Exploitation of Locality and Parallelism in Pointer-based Programs
Speakers and Affiliation:
Oscar Plata and Rafael Asenjo, University of Malaga, Spain
While powerful optimization techniques are currently available for scientific and engineering
numerical codes, a similar level of success has eluded general-purpose programs, specially symbolic
and pointer-based codes, like those written in languages such as C, C++ or Java.
Locality exploitation is one of the major high-impact performance issues in modern computers.
However, contemporary compilers cannot successfully exploit locality exhibited in pointer-based
programs. The locality problem comprises several aspects. In this part of the tutorial we will address
some of the main aspects, like data locality in the cache hierarchy, and hiding of the processor-
memory latency gap.
Parallelism is becoming a common tool for solving any type of applications in any kind of
environments. As with locality, current compilers are not either able to successfully deal with
parallelism in pointer-based codes. This part of the tutorial will describe different methods to
extract parallelism from these codes at different levels, ranging from analysis techniques to detect
data dependences to techniques, based on those analysis, to tackle the parallelism detection.
This tutorial will be organized as a survey and in part from the personal point of view and
background in compilers for high performance computing of the speakers, which have been working
in this field from the beginning of the nineties. This is a main research topic in our group, so up-to-
date results from our project will also be presented within the tutorial.
About the Speakers:
Oscar Plata received his M.Sc. and PhD in Physics from the University of Santiago de Compostela,
Spain, in 1985 and 1989, respectively. Currently he is a Full Professor in the Department of
Computer Architecture at the University of Malaga, Spain, where he is a co-leader of the automatic
parallelization and compiler group. Prior to that he has been an Associate Professor in the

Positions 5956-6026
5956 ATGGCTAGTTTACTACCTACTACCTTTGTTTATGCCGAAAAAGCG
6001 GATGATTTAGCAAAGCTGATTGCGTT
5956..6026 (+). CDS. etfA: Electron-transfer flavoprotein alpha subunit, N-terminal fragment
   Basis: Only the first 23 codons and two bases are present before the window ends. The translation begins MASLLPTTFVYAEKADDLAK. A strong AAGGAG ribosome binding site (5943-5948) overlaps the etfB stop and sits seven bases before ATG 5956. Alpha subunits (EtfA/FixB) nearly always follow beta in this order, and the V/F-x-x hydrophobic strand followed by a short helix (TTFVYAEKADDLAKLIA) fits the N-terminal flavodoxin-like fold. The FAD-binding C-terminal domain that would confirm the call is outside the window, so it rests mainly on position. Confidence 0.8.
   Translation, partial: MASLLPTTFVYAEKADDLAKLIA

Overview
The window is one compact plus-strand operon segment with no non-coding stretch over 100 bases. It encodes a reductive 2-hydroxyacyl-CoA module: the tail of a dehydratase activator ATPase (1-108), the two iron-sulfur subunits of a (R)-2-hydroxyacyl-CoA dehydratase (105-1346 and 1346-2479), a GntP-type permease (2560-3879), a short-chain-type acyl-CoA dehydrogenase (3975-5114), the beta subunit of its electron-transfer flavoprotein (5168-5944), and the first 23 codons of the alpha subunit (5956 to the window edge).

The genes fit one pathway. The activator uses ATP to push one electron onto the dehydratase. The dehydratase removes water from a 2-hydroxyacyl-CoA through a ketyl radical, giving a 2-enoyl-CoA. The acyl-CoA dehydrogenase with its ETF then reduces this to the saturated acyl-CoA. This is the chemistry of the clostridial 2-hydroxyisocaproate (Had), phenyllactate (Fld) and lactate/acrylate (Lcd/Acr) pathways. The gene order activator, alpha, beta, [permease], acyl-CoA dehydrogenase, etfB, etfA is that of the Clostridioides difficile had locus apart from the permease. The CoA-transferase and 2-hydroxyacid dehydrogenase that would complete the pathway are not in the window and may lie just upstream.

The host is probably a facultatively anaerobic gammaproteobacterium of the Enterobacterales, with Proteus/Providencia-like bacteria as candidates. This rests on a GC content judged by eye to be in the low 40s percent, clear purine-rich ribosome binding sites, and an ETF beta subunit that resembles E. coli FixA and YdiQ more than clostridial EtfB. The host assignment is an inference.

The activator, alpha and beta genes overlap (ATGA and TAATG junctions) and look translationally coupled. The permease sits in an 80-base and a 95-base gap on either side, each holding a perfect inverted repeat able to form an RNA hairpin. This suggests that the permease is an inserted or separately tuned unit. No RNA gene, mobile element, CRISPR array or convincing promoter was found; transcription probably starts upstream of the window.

Department of Electronics and Systems at the University of Santiago de Compostela, Spain. Prof.
Plata's main research interests are in the design of novel techniques to optimize irregular and pointer-
based programs, specifically approaches for exploiting any aspect related to locality and parallelism.
He previously made contributions in the parallel languages and algorithms field. He is a member of
the IEEE Computer Society and the ACM.
Rafael Asenjo received the engineering degree in telecommunications in1993 and the PhD degree in
telecommunication engineering in 1997, both from the University of Malaga, Spain. From 1994 to
2001, he was an assistant professor in the Computer Architecture Department at University of
Malaga, and has been an associate professor in the same department since 2001. His research
interests are in parallelizing compilers and multiprocessor architectures.
Itanium: Architecture, compilation techniques and multi-processor systems
Speakers and Affiliation:
J.F. Collard, Hewlett-Packard Laboratories
This tutorial presents the Itanium family of processors, some compilation techniques for this
architecture, and multiprocessor architecture.
The first part will introduce the instruction set of the Itanium architecture, including instruction
predication, groups of parallel instructions, counted and pipelined loops, data and control
speculation, prefetching, rotating registers, and more. The goal this part is to make the attendees
comfortable reading and writing simple Itanium assembly code. Advanced topics will be addressed,
including software pipelining using rotating registers.
In the second part, some micro-architectural issues will be discussed, including cache issues and
dispersal of instruction in parallel groups to functional units. Performance monitors, which report
how cycles are spent and in which instructions, will be presented. Recent developments, such as HP's
dual core Hondo modules, will also be detailed.
In the third part, compiler techniques specific to Itanium are presented. These techniques typically
strive to best combine the novel features mentioned earlier.
In the fourth part, multiprocessor architecture will be discussed, including memory consistency and
synchronization mechanisms on Itanium processors. The architecture of commercial systems will be
detailed, with an emphasis on HP's Superdome systems, which, as of mid-June 2004, scale up to 128
About the Speaker:
Jean-Francois Collard got a Ph.D. in 1995 from the University of Paris 6. He was a researcher at the
French National Center for Scientific Research from 95 to 2000, when he joined the Intel Itanium
compiler team in Santa Clara, Califonia. In 2003, he joined the Hewlett-Packard Laboratories in
Palo Alto. He is part of the Advanced System Architecture Research Department led by Norm